We do live in a society that is way too concerned about materialism, I will give the article that. My husband and I definitely want to keep the amount of things we own to a minimum, if for no other reason than moving is much easier when there isn’t much to pack. But, I also don’t want to live in an empty home, and I like being able to come home to my nice computer and tv, and have my nice phone. I think it comes down to balance, something which is tough for anyone to find. There are some things that I own that were once more exciting to me than they are now, since I have adapted to them, but there are so many things that make me smile. Seeing my wedding dress in my closet always makes me happy, because it was the perfect wedding dress for me, and I wore it on one of the happiest days of my life.

Another point made in this article that I don’t really agree with is the idea that people will feature compare goods (phones, cars, etc), but not experiences. I know this is not true. When my husband and I got married, we decided to go as frugal as we could, while still having a wedding and reception, and having something we could be proud of (this is definitely a topic I will write about more in the future). We did not want to start married life in debt, and I did not have a very good job at the time. We are not wealthy, and neither are our families. Included in our plan was the notion that we didn’t have to hop on a plane to some exotic location to have a wonderful honeymoon. So, we drove 45 minutes out of the city to a quaint town, where we antiqued, visited a vineyard, and walked around for a few days, enjoying each other’s company. We came home with money left over. We had a great time, and I love that we chose that for ourselves. There have been people, however, when I tell them where we went on our honeymoon, they essentially scoff, because it was so… cheap. We didn’t go on a once-in-a-lifetime adventure, and it seems like they almost find it pathetic. I love hearing about other people’s trips and honeymoons to exotic places, and I am so happy for them that they got to have a great experience, but I don’t think it means that my simple, local honeymoon had less value. I definitely don’t think it’s true that people don’t compare the experiences they have had with others.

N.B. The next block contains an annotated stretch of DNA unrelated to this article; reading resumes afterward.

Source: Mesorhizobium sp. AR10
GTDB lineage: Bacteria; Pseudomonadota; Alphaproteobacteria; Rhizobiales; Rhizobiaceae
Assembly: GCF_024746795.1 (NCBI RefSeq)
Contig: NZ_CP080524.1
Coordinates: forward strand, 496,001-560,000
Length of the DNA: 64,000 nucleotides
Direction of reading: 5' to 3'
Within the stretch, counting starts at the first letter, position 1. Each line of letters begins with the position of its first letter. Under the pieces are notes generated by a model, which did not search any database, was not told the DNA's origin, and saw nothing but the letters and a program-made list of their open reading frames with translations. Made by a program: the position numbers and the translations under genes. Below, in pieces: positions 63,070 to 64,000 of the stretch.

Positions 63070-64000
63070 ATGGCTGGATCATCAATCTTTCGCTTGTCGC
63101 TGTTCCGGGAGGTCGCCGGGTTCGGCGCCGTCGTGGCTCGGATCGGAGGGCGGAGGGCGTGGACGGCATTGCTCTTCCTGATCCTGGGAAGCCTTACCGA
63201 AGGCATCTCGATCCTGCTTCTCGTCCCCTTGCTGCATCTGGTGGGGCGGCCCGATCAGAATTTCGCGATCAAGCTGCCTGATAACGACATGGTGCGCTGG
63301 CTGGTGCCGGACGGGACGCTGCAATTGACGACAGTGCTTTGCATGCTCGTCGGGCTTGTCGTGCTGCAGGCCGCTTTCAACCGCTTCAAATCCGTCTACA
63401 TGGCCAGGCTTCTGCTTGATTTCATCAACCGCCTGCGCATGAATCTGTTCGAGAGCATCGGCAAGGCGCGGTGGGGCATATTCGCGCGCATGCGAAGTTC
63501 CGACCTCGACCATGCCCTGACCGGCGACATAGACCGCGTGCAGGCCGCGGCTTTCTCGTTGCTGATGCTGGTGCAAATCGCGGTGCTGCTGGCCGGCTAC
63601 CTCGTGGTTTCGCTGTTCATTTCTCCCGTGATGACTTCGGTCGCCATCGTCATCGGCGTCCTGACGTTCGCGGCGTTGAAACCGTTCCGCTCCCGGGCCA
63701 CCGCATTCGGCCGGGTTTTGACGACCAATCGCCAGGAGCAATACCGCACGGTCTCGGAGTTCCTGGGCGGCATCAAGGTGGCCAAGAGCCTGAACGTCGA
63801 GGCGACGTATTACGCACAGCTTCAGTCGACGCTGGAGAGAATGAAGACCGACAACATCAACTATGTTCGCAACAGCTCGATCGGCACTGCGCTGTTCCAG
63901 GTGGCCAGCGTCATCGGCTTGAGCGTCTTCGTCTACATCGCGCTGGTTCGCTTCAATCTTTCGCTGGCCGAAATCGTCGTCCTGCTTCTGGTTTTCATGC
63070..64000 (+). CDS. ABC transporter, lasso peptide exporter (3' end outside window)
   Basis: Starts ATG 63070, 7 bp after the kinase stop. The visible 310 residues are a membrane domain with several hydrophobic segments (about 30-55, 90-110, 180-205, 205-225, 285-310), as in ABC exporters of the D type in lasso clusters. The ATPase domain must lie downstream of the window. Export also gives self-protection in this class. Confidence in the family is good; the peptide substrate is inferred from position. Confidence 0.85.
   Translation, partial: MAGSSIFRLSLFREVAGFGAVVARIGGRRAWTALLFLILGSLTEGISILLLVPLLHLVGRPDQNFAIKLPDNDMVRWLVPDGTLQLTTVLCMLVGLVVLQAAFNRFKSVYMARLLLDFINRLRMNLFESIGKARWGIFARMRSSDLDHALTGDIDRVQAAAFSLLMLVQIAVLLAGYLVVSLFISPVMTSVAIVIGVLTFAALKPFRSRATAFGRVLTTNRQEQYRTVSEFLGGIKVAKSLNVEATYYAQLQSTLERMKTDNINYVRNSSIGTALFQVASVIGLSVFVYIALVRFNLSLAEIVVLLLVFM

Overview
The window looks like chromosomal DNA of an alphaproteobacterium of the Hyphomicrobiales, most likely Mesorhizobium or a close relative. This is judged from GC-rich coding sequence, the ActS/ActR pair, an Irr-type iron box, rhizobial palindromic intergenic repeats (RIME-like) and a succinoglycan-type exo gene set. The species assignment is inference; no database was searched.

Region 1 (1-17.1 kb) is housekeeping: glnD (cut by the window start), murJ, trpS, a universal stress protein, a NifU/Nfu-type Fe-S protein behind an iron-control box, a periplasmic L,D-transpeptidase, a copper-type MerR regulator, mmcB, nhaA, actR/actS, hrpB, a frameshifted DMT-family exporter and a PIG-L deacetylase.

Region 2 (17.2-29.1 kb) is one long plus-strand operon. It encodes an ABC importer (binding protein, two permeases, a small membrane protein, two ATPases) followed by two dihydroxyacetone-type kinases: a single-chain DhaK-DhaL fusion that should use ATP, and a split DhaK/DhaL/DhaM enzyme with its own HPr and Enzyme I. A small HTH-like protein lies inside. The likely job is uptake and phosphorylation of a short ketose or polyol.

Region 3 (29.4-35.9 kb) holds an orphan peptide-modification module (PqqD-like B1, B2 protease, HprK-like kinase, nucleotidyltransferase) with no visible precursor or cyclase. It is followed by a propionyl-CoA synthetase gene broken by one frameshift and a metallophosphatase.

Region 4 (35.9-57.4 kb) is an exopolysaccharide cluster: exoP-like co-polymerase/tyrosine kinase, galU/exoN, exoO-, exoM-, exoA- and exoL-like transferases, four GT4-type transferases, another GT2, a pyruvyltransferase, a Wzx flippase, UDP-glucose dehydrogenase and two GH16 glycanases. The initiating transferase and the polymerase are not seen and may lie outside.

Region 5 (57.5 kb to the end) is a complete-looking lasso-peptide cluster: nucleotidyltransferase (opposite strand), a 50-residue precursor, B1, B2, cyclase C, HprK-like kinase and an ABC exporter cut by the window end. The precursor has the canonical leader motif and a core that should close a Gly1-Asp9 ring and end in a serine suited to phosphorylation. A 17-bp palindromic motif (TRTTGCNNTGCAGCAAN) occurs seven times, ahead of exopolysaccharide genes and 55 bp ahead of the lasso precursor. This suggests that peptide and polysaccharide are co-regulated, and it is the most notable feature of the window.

I hope that I am able to strike the perfect balance between these things. I think being able to see the world is amazing, and I hope I get to. I also hope, however, that I am able to own things that make me happy without succumbing to excess and materialism.